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- Received December 7, 1994
- Revision received May 9, 1995
- Accepted May 24, 1995
- Published online October 1, 1995.
- Harold S. Bernstein, MD, PhD,
- Philip Moore, MD, FACC,
- Paul Stanger, MD, FACC and
- Norman H. Silverman, MD, FACC*
- ↵*Address for correspondence: Dr. Norman H. Silverman, Pediatric Echocardiography Laboratory, Room M342A, University of California, San Francisco, San Francisco, California 94143-0214.
Objectives. This study considers the array of pulmonary—systemic connections made by the levoatriocardinal vein. The primary and associated lesions that play a role in forming this vein are examined, and echocardiography is discussed as a method for its rapid identification.
Background. The levoatriocardinal vein is a pulmonary—systemic connection that provides an alternative egress for pulmonary venous blood in left-sided obstructive lesions. It is thought to result from the persistence of anastomotic channels that connect the capillary plexus of the embryonic foregut to the cardinal veins. Only 12 cases of levoatriocardinal vein have been reported since its first description in 1926. A comprehensive description of the morphology and echocardiographic identification of this lesion has been unavailable because of its rarity.
Methods. A retrospective study was performed in 13 patients with a levoatriocardinal vein from the University of California, San Francisco. Echocardiographic findings were compared with those obtained by angiography or at necropsy. In addition, the details of 12 previously published case reports were reviewed. Age at presentation, primary obstruction to pulmonary venous return, integrity of the atrial septum and origin and drainage of the levoatriocardinal vein were compared.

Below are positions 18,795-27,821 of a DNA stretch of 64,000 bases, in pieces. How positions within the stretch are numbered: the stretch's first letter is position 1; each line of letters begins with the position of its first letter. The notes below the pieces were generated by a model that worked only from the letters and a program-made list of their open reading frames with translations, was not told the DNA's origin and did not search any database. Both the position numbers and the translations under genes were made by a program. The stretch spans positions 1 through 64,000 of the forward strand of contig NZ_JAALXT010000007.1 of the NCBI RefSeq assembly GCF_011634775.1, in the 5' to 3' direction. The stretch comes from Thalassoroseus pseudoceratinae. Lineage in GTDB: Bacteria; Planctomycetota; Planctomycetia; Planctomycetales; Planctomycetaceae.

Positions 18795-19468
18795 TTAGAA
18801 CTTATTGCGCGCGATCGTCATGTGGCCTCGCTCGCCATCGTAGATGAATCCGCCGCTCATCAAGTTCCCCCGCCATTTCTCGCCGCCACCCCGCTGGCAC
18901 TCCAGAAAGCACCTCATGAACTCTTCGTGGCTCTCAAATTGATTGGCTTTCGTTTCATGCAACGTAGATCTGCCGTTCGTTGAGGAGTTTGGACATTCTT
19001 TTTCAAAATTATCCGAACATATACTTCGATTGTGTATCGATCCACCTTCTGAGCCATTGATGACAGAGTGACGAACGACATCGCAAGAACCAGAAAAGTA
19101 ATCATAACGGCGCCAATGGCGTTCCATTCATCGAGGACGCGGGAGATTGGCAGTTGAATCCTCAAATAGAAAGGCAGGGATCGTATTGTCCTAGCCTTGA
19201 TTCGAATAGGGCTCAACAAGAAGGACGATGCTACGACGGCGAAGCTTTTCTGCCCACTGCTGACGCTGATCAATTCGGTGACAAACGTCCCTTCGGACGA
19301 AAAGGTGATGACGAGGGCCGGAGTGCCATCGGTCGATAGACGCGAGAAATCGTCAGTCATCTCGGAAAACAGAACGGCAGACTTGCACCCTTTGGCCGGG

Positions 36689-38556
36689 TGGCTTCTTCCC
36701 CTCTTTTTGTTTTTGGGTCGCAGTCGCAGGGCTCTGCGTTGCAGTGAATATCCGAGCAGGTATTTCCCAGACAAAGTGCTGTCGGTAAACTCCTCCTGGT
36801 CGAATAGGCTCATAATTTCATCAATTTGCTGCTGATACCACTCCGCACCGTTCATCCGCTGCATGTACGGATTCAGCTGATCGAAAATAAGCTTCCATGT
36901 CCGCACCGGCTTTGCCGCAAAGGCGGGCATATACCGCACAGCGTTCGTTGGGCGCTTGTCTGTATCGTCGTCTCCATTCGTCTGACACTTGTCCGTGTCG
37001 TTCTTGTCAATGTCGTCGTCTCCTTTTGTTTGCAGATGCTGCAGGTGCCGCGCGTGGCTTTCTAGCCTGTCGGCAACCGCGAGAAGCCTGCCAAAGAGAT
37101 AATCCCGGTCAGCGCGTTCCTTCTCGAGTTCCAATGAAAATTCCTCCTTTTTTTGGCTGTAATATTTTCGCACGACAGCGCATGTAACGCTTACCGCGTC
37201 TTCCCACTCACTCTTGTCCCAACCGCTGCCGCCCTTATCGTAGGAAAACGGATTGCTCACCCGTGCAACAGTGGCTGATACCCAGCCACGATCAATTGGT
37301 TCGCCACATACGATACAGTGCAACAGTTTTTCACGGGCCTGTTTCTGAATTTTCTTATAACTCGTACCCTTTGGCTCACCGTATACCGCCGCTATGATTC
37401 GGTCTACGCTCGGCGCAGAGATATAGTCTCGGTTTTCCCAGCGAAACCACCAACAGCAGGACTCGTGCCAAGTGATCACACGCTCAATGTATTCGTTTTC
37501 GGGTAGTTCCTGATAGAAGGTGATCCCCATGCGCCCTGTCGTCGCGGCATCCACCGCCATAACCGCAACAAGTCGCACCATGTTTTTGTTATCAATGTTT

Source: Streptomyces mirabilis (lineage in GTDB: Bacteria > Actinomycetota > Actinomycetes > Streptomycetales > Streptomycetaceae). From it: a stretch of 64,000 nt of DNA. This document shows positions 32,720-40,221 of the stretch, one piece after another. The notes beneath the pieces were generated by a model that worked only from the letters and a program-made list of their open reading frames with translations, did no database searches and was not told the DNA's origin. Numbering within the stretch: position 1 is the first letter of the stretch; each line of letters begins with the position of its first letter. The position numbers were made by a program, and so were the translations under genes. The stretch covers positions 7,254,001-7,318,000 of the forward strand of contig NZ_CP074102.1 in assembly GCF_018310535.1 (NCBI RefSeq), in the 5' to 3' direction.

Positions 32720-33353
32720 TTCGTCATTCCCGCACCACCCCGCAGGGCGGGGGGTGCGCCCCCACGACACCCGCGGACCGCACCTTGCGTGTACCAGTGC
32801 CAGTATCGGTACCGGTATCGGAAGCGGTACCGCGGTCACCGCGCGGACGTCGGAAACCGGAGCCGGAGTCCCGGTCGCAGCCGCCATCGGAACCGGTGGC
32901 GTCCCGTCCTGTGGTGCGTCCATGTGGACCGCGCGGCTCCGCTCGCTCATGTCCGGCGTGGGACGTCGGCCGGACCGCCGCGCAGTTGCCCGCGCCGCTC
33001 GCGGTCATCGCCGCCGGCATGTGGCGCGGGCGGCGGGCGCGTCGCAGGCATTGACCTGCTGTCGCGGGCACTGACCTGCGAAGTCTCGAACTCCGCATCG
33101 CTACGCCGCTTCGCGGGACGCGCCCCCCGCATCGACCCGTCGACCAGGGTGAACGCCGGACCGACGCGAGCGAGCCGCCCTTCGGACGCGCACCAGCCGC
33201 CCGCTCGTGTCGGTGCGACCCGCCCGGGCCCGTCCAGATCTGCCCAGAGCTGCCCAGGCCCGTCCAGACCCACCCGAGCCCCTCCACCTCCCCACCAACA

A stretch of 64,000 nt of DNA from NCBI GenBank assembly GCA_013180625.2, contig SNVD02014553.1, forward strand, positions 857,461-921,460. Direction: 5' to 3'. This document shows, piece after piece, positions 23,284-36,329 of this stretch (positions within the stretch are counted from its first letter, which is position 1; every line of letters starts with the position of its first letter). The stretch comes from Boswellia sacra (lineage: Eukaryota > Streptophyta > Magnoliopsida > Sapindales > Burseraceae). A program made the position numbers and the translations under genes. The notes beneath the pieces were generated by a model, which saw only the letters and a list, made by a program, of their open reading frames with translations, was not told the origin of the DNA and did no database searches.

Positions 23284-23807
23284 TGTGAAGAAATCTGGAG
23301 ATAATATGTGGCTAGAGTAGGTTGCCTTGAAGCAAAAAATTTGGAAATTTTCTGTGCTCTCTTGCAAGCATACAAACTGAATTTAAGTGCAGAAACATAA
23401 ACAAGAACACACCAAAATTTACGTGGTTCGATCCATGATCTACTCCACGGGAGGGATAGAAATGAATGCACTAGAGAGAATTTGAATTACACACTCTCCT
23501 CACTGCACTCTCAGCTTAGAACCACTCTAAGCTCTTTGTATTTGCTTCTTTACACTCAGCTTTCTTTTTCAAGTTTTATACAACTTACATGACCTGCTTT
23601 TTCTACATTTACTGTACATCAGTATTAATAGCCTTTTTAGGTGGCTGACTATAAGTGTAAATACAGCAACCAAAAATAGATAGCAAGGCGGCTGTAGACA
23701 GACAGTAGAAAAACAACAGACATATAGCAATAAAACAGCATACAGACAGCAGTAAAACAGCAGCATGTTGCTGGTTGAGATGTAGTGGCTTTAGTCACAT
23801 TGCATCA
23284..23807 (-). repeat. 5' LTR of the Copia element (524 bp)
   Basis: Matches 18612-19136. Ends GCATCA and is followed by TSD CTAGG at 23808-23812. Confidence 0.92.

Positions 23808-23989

Results. Patient age at presentation was <2 years, with most patients presenting before age 6 months. Variations of the hypoplastic left heart syndrome accounted for the majority of primary defects encountered, although multiple but less severe left-sided lesions were seen. The atrial septum was functionally intact in most patients. The levoatriocardinal vein, defined echocardiographically, originated predominantly from the smooth-walled left atrium and drained to the superior vena cava or innominate vein; however, variations of this pattern existed.
Conclusions. As a physiologic entity, the levoatriocardinal vein provides a mechanism for decompression of pulmonary venous return primarily in patients with left ventricular inflow obstruction. A levoatriocardinal vein is thought to form when the atrial septum fails to provide an alternate egress for left atrial blood. However, when a septal defect or alternative shunt occurs in conjunction with a levoatriocardinal vein, the clinical presentation may be postponed. Echocardiography provides a rapid, noninvasive modality for identifying the pulmonary—systemic connection, which may masquerade as the vertical vein in anomalous pulmonary venous connection or act as an occult source of left to right shunting in patients undergoing surgery for hypoplastic left heart syndrome.
Dr. Bernstein was supported by a postdoctoral fellowship in developmental pediatric cardiology (Grant HL07544) from the National Heart, Lung, and Blood Institute, National Institutes of Health, Bethesda, Maryland.
All editorial decisions for this article, including selection of referees, were made by a Guest Editor. This policy applies to all articles with authors from the University of California, San Francisco.
- Received December 7, 1994.
- Revision received May 9, 1995.
- Accepted May 24, 1995.
- American College of Cardiology